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Improvement in Paretic Arm Reach-to-Grasp following Low Frequency Repetitive Transcranial Magnetic Stimulation Depends on Object Size: A Pilot Study.

Tretriluxana J, Kantak S, Tretriluxana S, Wu AD, Fisher BE - Stroke Res Treat (2015)

Bottom Line: Compared to sham rTMS, real rTMS significantly reduced CE of the non-lesioned M1.While rTMS had no effect on RTG action for the larger object, real rTMS significantly improved movement time, aperture opening, and RTG coordination for the smaller object.Conclusions.

View Article: PubMed Central - PubMed

Affiliation: Faculty of Physical Therapy, Mahidol University, Nakhon Pathom 73170, Thailand.

ABSTRACT
Introduction. Low frequency repetitive transcranial magnetic stimulation (LF-rTMS) delivered to the nonlesioned hemisphere has been shown to improve limited function of the paretic upper extremity (UE) following stroke. The outcome measures have largely included clinical assessments with little investigation on changes in kinematics and coordination. To date, there is no study investigating how the effects of LF-rTMS are modulated by the sizes of an object to be grasped. Objective. To investigate the effect of LF-rTMS on kinematics and coordination of the paretic hand reach-to-grasp (RTG) for two object sizes in chronic stroke. Methods. Nine participants received two TMS conditions: real rTMS and sham rTMS conditions. Before and after the rTMS conditions, cortico-motor excitability (CE) of the nonlesioned hemisphere, RTG kinematics, and coordination was evaluated. Object sizes were 1.2 and 7.2 cm in diameter. Results. Compared to sham rTMS, real rTMS significantly reduced CE of the non-lesioned M1. While rTMS had no effect on RTG action for the larger object, real rTMS significantly improved movement time, aperture opening, and RTG coordination for the smaller object. Conclusions. LF-rTMS improves RTG action for only the smaller object in chronic stroke. The findings suggest a dissociation between effects of rTMS on M1 and task difficulty for this complex skill.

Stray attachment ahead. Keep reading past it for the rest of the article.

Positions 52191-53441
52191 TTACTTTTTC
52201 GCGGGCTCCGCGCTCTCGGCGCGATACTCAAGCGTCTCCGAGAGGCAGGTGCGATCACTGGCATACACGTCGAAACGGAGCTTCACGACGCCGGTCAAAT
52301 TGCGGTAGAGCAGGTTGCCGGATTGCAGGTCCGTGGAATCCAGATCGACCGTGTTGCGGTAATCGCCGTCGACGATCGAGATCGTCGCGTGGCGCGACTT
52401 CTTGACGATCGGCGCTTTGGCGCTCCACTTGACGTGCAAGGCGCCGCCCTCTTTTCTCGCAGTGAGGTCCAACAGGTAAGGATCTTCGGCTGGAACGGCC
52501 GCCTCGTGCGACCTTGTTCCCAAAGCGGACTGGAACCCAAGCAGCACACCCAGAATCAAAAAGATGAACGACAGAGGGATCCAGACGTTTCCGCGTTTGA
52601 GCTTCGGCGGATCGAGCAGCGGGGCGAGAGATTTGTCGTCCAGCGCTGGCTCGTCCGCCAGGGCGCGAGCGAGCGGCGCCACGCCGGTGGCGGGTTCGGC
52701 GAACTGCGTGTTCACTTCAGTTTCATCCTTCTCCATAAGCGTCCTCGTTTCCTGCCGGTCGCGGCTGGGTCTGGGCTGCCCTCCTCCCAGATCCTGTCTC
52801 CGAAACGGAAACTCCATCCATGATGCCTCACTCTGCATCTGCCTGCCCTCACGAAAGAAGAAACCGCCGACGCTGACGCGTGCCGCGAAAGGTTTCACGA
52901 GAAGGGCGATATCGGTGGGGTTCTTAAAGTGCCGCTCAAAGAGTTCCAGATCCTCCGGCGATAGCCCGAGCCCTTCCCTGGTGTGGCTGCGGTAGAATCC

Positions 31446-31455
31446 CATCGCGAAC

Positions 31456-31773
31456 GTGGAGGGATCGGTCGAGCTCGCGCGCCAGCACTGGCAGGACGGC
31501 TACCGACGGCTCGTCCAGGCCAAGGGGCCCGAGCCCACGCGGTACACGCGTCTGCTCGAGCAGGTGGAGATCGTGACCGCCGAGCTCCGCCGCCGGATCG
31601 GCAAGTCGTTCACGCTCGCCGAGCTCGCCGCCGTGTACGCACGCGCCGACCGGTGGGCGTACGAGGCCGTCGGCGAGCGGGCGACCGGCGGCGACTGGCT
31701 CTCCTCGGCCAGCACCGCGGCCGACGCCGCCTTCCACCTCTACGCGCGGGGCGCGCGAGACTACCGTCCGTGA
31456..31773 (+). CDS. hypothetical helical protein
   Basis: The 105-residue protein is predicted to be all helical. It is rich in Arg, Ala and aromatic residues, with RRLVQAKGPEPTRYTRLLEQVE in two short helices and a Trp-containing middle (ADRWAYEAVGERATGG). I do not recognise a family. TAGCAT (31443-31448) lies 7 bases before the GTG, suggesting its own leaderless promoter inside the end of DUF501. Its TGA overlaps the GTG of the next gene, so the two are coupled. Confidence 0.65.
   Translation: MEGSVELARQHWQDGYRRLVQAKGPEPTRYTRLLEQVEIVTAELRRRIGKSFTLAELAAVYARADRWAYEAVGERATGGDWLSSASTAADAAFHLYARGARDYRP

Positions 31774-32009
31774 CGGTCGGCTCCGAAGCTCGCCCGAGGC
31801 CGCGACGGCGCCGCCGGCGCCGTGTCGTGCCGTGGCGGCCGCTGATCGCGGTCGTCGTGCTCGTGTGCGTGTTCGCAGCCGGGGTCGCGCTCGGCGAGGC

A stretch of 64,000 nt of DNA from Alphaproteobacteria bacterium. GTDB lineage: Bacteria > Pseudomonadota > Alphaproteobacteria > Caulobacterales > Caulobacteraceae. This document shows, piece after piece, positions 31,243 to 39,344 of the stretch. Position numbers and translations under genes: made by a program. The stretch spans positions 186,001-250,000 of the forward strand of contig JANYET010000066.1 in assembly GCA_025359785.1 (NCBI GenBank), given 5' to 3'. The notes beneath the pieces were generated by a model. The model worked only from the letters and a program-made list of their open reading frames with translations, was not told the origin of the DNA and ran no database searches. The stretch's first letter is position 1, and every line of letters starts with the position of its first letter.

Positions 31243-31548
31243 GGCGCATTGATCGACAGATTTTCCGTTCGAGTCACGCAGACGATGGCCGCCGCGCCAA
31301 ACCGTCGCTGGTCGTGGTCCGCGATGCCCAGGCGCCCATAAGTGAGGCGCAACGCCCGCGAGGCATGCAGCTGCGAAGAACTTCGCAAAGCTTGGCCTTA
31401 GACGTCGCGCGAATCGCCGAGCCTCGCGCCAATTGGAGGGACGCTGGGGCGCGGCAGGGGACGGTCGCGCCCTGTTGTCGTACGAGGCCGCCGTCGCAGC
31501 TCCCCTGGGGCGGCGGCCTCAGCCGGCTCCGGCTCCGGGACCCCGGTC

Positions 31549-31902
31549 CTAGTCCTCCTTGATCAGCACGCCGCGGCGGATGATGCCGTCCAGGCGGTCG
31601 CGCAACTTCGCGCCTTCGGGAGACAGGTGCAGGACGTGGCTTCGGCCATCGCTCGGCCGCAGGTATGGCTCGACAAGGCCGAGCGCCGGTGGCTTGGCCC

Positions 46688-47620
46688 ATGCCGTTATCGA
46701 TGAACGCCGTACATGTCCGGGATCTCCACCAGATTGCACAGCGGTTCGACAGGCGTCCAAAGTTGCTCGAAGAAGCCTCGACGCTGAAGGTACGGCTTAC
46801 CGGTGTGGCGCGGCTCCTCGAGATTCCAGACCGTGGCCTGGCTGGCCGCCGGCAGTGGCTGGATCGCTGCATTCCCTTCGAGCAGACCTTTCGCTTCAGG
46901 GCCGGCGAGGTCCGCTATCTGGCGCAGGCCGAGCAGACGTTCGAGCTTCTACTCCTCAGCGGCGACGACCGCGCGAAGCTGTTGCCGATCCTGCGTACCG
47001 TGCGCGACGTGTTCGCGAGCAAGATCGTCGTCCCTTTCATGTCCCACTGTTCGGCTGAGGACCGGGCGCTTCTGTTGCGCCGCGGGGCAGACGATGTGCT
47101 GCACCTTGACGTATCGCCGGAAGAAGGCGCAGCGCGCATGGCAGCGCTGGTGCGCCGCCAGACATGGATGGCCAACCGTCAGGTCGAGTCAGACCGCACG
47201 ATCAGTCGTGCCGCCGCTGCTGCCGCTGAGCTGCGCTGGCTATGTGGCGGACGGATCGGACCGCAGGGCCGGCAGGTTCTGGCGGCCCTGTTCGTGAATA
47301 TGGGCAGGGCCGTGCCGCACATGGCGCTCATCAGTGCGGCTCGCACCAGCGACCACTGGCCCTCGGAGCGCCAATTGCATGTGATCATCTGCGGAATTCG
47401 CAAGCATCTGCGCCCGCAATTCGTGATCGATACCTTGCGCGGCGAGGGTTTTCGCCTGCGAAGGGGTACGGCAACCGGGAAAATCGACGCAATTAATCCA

No MeSH data available.


Related in: MedlinePlus

Grasp aperture for the small object (a) and the large object (b) pre (●) and post (○) each TMS condition. ∗ indicates a significant interaction between the TMS condition and time. Error bar = SD.
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fig5: Grasp aperture for the small object (a) and the large object (b) pre (●) and post (○) each TMS condition. ∗ indicates a significant interaction between the TMS condition and time. Error bar = SD.

Mentions: At baseline, collapsing across TMS condition, peak grasp aperture was significantly greater for the larger object compared to the smaller object (Wilcoxon Signed Ranks Test, z(8) = −2.599; p = 0.009) (Figure 5). Additionally, compared to the smaller object, the participants reached and grasped the larger object with a more coordinated pattern as evidenced by a greater maximum cross-correlation coefficient (Wilcoxon Signed Ranks Test, z(8) = −2.244; p = 0.025, Figure 6(a)) and shorter time lag (Wilcoxon Signed Ranks Test, z(8) = −2.497; p = 0.013, Figure 6(b)).